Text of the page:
Thank you for the advice and encouragement. To answer some of your questions, we have four children still at home. Their ages are 17, 8, 7, and 2. And then a 19yo in the Army. I homeschool the little ones so they are at home with me and our new puppy Bandit during the day.
I think I had this idea that a Hav was a perfect dog and would NEVER do something like this.
I think they ARE "perfect" dogs,
but they are STILL dogs, and do dog things. More to the point, at this age, they still do "puppy" things.
We did visit the breeder and all of her dogs for a couple hours when Bandit was 5 weeks old and have chatted both on the phone and through emails many times. I did address some of these concerns with her before settling on a puppy and before settling on a male puppy. I do not know what socialization the puppies had.
I definately notice that there are some triggers. The biggest one is when he is outside and the other is when he is in the midst of playing and has to be bothered he gets angry. He growled loudly and nipped me tonight when we had to come inside. What should I do in situations like that? I read about positive reinforcements and ignoring but in a situation like that neither of those two would work.
I would say OWWW!!! As loud as I could, in a high pitched voice, (whether it hurts or not) and then move my hand into a position where he can't nip it. If he stops right away, fine. If he doesn't then he needs to be placed in confinement (crate or expen) without any more words, for s couple f minutes when you get him inside to settle down.
It sounds to me like he might be getting over-wound. Are the kids playing with him when he's outside? At this point, until he learns better self control, play needs to be VERY quiet and gentle. Puppies can wind themselves up quite nicely without any external help!
I also have had my kids have treats in hand and letting him sniff the treat, then pick him up while feeding the treat. This works well as long as a treat is present and he is food motivated at the time.
Really, at this point, only your 17 year old should be picking him up. The others are too young to really read his signals in terms of whether he WANTS to be picked up, and they are also much too likely to drop him if he gets wiggly. Even little puppies can be surprisingly strong and VERY quick if they decide they want to get away, and a drop to the floor can be VERY dangerous!!! Your younger ones should sit on the floor, allow him to climb onto their laps and play with him there. One GREAT game is to have them sit as far apart as possible, and then one at a time call him over (saying JUST his name, clapping hands, patting the floor, NOT using the word "come") and give him a treat when he arrives. This is a great start toward a strong recall, and fun for everyone.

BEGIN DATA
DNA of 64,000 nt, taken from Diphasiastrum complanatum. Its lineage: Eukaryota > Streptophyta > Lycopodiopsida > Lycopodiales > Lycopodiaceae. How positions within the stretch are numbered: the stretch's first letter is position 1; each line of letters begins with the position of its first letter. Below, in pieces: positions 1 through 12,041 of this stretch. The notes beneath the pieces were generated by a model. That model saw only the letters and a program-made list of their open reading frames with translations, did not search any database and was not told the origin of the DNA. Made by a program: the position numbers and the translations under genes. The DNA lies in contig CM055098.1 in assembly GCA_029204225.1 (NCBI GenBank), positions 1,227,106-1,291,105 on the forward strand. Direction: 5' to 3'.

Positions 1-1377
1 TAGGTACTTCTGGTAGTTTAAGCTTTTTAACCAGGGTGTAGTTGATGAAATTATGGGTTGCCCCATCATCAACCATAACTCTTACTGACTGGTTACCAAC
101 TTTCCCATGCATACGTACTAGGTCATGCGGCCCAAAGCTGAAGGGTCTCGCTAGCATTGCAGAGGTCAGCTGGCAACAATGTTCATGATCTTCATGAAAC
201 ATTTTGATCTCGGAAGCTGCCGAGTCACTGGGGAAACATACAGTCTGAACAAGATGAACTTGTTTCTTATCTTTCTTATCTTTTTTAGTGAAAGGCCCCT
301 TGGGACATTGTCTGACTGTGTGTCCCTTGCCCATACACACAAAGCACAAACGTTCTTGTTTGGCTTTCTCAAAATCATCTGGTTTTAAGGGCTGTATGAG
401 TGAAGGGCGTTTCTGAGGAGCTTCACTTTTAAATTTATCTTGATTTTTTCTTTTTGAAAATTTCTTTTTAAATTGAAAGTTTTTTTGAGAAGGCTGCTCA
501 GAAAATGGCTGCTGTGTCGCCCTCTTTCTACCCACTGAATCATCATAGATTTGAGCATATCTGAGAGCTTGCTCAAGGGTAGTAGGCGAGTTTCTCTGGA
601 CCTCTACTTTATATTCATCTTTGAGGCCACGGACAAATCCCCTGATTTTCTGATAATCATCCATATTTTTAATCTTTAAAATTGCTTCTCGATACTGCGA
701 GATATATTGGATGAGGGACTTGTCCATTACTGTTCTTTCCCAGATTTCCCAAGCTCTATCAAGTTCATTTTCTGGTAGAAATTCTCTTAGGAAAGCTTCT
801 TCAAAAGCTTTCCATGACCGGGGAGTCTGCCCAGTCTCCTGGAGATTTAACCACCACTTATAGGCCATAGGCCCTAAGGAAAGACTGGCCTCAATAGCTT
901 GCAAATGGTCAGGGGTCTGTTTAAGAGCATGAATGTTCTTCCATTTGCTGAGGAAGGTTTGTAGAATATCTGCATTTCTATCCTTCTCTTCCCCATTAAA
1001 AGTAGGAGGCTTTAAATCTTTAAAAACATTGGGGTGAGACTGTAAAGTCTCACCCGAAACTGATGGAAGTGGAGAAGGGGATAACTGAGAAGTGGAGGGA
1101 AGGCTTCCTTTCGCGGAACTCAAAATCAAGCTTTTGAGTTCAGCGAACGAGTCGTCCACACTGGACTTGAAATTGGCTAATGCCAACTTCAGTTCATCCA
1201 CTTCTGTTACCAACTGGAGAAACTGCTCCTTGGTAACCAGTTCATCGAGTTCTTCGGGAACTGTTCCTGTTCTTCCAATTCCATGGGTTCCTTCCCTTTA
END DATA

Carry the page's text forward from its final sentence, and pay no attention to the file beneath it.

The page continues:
Also, we feed him all of his food from our hands. We work on clicker training and click and treat when he is in a calm state. I called his breeder yesterday and she advised me to give a sharp deep "no" when he growls like this and to not put him down until he settles. But this seems to go against the positive correction that I've read. She also tried assuring me that this is just a puppy phase.
I agree that it is just a puppy phase, but I DON'T agree with saying "no". Puppies hear that word ALL the time, and quickly tune it out. IT doesn't mean anything to them, because they don't know what they shouldn't be doing, and they they haven't got a CLUE what they should be doing instead. That's why a sharp "OWWW!" followed by a short "ignore" is a better response. It is ONLY for this behavior, and is what another puppy would do in the same circumstances. Puppies don't continue to play with other puppies that hurt them. If the puppy wants to play, he learns to play nice!
Also, it's a really bad idea to discourage growling. Dogs that are ingrained that it's not OK to growl are the ones who are MUCH more likely to bite "without warning", because they have been taught that the "warning" is not OK. At this age, I would totally ignore the growling when you NEED to do something with him... Just talk to him in a matter-of-fact tone, and keep on doing what needs to get done. But I would be teaching your KIDS that when he growls, it's his way of asking for space, and they need to give it to him. It could be that with all your kids, he's feeling kind of overwhelmed with all the love, well-intentioned as it is!
Anyways, I hope to go to the vet tomorrow and then we will be signing up for some training classes. Hopefully we can get this figured out. Thanks again and anymore advise would be great.
You will all get the hang of it, him included. He's very young, and it's a big adjustment going into any new home, especially an exciting one with so many young children. Remember, he is a VERY little baby right now, and they grow REALLY fast!!! Just give him AND your family time to get used to each other!